Marc Almond has just released his new album, Shadows And Reflections – a lavish collection of orchestral arrangements of iconic 60’s torch songs originally sung by artists such as Burt Bacharach, The Yardbirds, Bobby Darin and Julie Driscoll.
When signing with BMG, the brief was to do two albums, the first of which an orchestral cover versions album, produced with a full orchestra.
“I wanted to do something different,” says Marc. “I still wanted it to be a pop album, so I got producer Mike Stevens, who is a great arranger. He’s worked with artists like Annie Lennox and Take That.”
Marc begins a UK tour on 3rd October at London’s Royal Festival Hall. Across 18 dates, he will perform with a full orchestra playing songs from Shadows And Reflections, as well as other known and lesser known songs from the period.
London has been at the centre of many Marc Almond stories, both in solo and Soft Cell songs, but it’s a place that feels very different for the songwriter, compared to the sleazy city that was written about for Soft Cell’s 1981 debut album, Non-Stop Erotic Cabaret.
“I don’t feel a connection with it anymore,” says Marc. “Everybody through the decades has said they have grown up going to Soho when they come to London. They all have different experiences. I know there are many campaigns to save Soho, but it’s a really difficult thing to do because throughout the years it has always changed.”
“My first flat in London was on Brewer Street in Soho. It was quite a rough place back then. It was the place for the strip clubs and the hardcore cinemas. It was dangerous and exciting. Now it’s become, like most things in London, quite corporate.”
During his career, Marc has worked with Gene Pitney, Bronski Beat, Kelli Ali, Nico and Jarvis Cocker. Back in March 1999, Almond released his tenth solo studio album, Open All Night. The Fantastic Star follow-up featured a collaboration with The Creatures: Siouxsie Sioux and Budgie’s occasional side project.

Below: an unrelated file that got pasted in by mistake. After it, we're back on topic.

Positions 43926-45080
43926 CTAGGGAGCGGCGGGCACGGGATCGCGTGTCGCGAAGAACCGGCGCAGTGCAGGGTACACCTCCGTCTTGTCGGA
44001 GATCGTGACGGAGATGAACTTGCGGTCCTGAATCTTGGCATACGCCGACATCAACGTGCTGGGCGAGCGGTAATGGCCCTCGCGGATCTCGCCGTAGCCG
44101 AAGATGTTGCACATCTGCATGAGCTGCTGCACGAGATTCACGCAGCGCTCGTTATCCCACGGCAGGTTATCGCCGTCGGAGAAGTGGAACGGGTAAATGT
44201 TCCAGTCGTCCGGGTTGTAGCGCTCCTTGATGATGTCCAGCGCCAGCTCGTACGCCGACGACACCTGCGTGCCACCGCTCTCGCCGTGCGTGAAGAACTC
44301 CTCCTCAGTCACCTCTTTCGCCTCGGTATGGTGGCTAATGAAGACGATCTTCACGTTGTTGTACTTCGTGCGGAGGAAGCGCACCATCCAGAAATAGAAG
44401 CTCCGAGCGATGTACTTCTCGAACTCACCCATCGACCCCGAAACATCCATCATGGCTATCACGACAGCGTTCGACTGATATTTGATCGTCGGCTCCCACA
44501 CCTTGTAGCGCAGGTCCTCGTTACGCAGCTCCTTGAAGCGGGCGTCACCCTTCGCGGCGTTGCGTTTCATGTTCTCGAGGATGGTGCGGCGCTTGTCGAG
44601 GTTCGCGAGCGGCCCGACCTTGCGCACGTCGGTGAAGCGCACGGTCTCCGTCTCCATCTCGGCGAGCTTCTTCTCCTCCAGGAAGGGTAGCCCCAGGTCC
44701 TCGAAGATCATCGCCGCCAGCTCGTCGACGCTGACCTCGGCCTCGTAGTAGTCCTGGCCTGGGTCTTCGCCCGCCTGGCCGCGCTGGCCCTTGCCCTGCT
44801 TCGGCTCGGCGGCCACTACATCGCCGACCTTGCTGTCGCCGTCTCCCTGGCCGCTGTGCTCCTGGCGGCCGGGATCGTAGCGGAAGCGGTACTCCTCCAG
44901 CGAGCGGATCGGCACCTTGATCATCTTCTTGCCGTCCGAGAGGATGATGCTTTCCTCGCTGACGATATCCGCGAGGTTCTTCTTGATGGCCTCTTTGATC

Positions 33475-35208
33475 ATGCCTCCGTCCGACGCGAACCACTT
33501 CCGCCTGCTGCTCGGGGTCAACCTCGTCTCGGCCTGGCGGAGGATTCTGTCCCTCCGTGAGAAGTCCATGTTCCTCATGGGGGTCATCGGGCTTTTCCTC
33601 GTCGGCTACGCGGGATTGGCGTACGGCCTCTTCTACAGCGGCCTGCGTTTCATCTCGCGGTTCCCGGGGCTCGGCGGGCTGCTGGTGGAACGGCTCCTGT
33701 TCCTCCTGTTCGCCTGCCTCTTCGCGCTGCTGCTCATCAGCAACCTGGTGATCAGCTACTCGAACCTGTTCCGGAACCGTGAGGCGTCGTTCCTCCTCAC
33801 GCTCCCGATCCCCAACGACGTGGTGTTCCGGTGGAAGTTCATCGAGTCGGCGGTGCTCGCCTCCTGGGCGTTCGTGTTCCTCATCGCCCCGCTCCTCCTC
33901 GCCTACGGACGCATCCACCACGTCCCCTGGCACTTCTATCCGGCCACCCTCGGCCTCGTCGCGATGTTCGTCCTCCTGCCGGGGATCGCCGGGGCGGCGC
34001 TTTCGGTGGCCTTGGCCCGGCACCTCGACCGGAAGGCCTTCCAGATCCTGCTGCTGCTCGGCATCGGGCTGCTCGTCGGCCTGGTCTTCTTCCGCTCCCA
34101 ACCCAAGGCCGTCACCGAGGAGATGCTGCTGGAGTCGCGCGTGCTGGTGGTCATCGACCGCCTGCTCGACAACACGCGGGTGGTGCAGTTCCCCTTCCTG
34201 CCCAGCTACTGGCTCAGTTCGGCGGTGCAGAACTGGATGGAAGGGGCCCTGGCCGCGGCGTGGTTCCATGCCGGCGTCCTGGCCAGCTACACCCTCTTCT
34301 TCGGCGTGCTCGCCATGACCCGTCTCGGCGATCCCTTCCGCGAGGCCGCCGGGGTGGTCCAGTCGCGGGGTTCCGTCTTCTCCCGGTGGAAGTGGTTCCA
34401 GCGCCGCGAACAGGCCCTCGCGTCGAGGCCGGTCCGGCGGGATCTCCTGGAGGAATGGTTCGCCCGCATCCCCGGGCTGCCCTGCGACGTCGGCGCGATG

“Soft Cell were really influenced by Siouxsie,” says Marc. “When I was at art college it was during the time of punk. I was into a lot of the punk bands but I liked Siouxsie best of all. You can even hear that I’m trying to sing like her on some of those early Soft Cell songs. I didn’t want to sing properly, I wanted to sing in a punk way.
Marc’s admiration of Siouxsie during the 70’s eventually paved the way for a future friendship, although he is still fazed by the reality to this day.
“I’m kind of terrified of her to be quite honest,” laughs Marc. “She was a huge influence and became a good friend of mine later on, which is quite weird. Even though I know her, I still can’t help thinking of her as Siouxsie Sioux, and I feel a bit in awe.”
Marc’s late 90’s collaboration with The Creatures was ‘Threat Of Love’, but he has mixed feelings about the track.
“I didn’t think it was entirely successful,” says Marc. “I loved the song but I think I was too conscious of who I was working with. I was trying to write a song that was very Siouxsie, when instead I should have written a song that had brought something different to it. I really like it now but at the time I thought it might have been a bit ‘Siouxsie-by-numbers’. But it was great working with the pair of them, and we performed it on stage, which was fantastic. It’s one of my favourite duet moments that I have done.”
● Marc Almond begins his UK tour on 3 Oct at London’s Royal Albert Hall. Check his official website for full tour dates.